My main concern for this plan is that we are essentially throwing money at a problem and coming up with a solution to which the secretaries will already be impervious. If this is the case we could be wasting reasonably large amounts of capital feeding a large number of ungrateful women. On the other hand we are a small rural community where people look after each other, so the chances of getting people to switch from government suppliers to us are good.
So I sit with a map covered in little flags before me, drawing routes between establishments and hoping that a bit of charm and the promise of money saved will be enough to sustain my little enterprise!

If anyone has experience generating leads via cold-calling I would love to hear them. I'm a good salesman when I'm in front of people, but cold calling doesn't appear to be my forte.

Oddly, finding suppliers of cupcakes was reasonably easy as my University currently endorses several entrepreneurial competitions, and entrepreneurial society and a business owner's alumnus network. As a result I was able to meet a lovely young lady just three streets away who produces handmade cupcakes for several local restaurants and who is willing to supply us at a more than reasonable rate. Lesson One: networks are valuable!
post #11 of 18
Quote:
Originally Posted by Blackhood View Post
A success rate of 3% is clearly not an effective way to gain clients when a business has no other revenue streams. The problem appears to be the fact that secretaries are very used to dealing with cold callers and as a result have absolutely no interest in hearing from is even if we can offer a product that will make their lives easier.

Quote:
Originally Posted by Blackhood View Post
If anyone has experience generating leads via cold-calling I would love to hear them. I'm a good salesman when I'm in front of people, but cold calling doesn't appear to be my forte.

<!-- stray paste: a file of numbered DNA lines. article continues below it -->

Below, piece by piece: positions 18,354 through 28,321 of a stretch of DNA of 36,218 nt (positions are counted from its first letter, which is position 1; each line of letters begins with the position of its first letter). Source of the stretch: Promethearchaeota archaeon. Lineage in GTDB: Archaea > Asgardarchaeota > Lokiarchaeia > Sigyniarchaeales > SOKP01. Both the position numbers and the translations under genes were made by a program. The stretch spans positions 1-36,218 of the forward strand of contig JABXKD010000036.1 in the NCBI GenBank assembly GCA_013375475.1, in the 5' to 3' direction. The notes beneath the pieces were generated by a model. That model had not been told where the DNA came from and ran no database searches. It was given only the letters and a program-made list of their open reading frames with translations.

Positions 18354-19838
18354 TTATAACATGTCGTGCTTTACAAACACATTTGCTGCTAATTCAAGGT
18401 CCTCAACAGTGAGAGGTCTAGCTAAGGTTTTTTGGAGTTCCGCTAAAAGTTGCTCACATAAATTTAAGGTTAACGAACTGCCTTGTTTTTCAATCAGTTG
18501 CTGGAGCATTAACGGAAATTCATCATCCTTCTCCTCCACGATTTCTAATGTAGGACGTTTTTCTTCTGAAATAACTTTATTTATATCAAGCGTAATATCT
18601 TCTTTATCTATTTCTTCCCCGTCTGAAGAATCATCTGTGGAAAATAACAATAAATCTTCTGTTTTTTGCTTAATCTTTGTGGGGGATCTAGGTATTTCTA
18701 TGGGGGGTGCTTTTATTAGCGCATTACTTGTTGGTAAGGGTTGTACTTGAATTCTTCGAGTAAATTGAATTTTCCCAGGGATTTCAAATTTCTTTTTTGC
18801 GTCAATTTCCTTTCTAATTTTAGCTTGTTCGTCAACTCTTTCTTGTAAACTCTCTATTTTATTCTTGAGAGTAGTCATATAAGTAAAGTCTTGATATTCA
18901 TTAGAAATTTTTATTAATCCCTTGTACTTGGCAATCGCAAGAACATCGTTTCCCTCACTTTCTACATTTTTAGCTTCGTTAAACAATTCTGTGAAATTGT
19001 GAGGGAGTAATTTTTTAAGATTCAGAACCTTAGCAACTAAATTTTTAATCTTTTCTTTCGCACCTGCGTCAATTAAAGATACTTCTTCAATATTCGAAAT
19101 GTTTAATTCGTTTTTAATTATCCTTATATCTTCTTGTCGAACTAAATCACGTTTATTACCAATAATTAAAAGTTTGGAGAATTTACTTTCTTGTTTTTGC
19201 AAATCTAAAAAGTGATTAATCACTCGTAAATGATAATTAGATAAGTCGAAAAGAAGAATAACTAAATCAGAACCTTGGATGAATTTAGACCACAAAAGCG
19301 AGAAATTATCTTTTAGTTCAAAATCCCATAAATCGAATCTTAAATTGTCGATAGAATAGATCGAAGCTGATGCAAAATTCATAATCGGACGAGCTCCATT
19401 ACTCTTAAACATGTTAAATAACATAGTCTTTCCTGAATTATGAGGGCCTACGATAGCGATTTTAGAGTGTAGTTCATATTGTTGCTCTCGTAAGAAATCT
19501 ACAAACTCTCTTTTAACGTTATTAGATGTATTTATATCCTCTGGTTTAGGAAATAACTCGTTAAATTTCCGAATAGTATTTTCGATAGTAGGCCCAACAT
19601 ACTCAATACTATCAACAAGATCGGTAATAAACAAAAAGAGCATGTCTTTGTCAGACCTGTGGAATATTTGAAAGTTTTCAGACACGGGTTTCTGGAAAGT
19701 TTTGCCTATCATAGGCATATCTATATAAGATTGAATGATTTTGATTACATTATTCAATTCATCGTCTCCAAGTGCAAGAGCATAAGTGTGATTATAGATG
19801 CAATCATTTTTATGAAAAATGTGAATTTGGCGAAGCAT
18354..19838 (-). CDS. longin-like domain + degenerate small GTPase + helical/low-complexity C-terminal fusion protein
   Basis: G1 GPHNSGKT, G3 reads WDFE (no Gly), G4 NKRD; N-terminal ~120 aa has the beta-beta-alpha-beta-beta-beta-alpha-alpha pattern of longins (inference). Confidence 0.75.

A 3% conversion from calls to meetings is, in my experience, pretty darned good. I look for something more like 0.5% from my inside calling team - so they get like one meeting every two days of calling. Whether the economics of cold calling work out or not depends a lot on what your avg transaction size is, but getting 3% would be pretty good.

I'm relatively skeptical of the cupcakes approach. I just don't see it moving the needle and it seems a little desperate.
post #12 of 18
Congrats on starting a new company and I look forward to reading your journal. I cringed when I read the description of your target customer and competition, that is one tough market to compete in. Cold calling is generally a very low probability strategy and relies on high volumes to generate significant revenues. When you have a small pool of potential customers it becomes less effective. You may want to try to network so you get some kind of introduction to these institutions. They often attend networking events, seminars, trade shows, etc which may be good places for you to get yourself introduced and land an interview. Also try to use your persona network to get introductions. Linkedin may be a good place to look too. Good luck.
post #13 of 18
Thread Starter 
Quote:
Originally Posted by tj100 View Post
A 3% conversion from calls to meetings is, in my experience, pretty darned good. I look for something more like 0.5% from my inside calling team - so they get like one meeting every two days of calling. Whether the economics of cold calling work out or not depends a lot on what your avg transaction size is, but getting 3% would be pretty good.

I'm relatively skeptical of the cupcakes approach. I just don't see it moving the needle and it seems a little desperate.

3% is indeed reasonable, but due to the finite number of institutions in the area for whom our service is appropriate (approx 400) It just doesn't seem like enough to push us through. Given that our product saves the institutions thousands per year, it doesn't seem unreasonable.

The cupcake thing is a tough call. If it were actual offices being staffed by a team of people I wouldn't go near it. As it is, the secretaries are often the mothers of children at the schools, working three days a week to prevent "bored housewife syndrome" (where they run up massive bills on the credit card and have affairs with unattractive men). I'm hoping that the low-key honest approach will work for us, very much as the Saddle Back Leather website does. No airs or graces, just some nice guys trying to make a living by delivering an honest service for a proper price.

Having said that it may well be a total balls-up and cost us money with few results. No way to know without giving it a shot.
post #14 of 18
what sort of technical support are you aiming to provide?
post #15 of 18
Welcome to the world of endless sleepless nights litres of caffeine grey hair and most of all being the designer of your own destiny you are a brave soul in a world where few dare to tread

Welcome to my world

1st Tip - Overheads walk on two legs so dont spend a penny if you dont have to for at least the first three years